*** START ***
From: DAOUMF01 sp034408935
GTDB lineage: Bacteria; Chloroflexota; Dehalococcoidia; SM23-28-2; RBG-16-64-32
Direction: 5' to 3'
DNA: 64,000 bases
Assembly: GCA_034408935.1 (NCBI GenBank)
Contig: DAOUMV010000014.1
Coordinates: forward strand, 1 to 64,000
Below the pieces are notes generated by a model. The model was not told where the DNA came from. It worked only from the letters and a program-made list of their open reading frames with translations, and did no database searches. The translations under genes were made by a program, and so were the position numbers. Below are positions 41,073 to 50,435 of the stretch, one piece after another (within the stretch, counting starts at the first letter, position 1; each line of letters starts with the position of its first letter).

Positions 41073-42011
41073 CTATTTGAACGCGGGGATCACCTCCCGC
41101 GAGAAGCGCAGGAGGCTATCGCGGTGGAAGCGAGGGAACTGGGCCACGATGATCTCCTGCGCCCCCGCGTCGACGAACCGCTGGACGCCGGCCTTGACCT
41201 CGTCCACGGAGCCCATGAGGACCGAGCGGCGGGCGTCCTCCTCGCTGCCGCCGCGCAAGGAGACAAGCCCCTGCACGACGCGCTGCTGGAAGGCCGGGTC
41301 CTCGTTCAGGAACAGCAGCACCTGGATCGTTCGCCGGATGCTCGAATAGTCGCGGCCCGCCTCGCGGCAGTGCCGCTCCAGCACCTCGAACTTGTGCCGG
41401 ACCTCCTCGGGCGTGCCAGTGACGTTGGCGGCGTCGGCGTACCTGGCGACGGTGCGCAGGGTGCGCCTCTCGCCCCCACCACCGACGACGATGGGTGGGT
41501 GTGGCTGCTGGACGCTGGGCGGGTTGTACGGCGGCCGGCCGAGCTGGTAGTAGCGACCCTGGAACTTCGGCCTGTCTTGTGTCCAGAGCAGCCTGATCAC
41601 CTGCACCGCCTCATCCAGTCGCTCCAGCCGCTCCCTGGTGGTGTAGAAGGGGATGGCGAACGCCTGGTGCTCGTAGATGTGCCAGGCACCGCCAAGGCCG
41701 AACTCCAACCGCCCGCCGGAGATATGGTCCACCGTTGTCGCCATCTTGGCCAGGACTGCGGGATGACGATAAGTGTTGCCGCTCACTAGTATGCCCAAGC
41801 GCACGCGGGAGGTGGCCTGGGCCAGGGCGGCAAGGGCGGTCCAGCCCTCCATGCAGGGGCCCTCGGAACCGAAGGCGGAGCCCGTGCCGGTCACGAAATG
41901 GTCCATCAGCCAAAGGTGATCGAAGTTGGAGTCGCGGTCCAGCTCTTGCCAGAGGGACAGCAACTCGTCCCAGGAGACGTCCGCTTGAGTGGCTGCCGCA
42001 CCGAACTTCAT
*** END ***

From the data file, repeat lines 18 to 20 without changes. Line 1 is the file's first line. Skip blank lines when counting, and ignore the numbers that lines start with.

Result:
41801 GCACGCGGGAGGTGGCCTGGGCCAGGGCGGCAAGGGCGGTCCAGCCCTCCATGCAGGGGCCCTCGGAACCGAAGGCGGAGCCCGTGCCGGTCACGAAATG
41901 GTCCATCAGCCAAAGGTGATCGAAGTTGGAGTCGCGGTCCAGCTCTTGCCAGAGGGACAGCAACTCGTCCCAGGAGACGTCCGCTTGAGTGGCTGCCGCA
42001 CCGAACTTCAT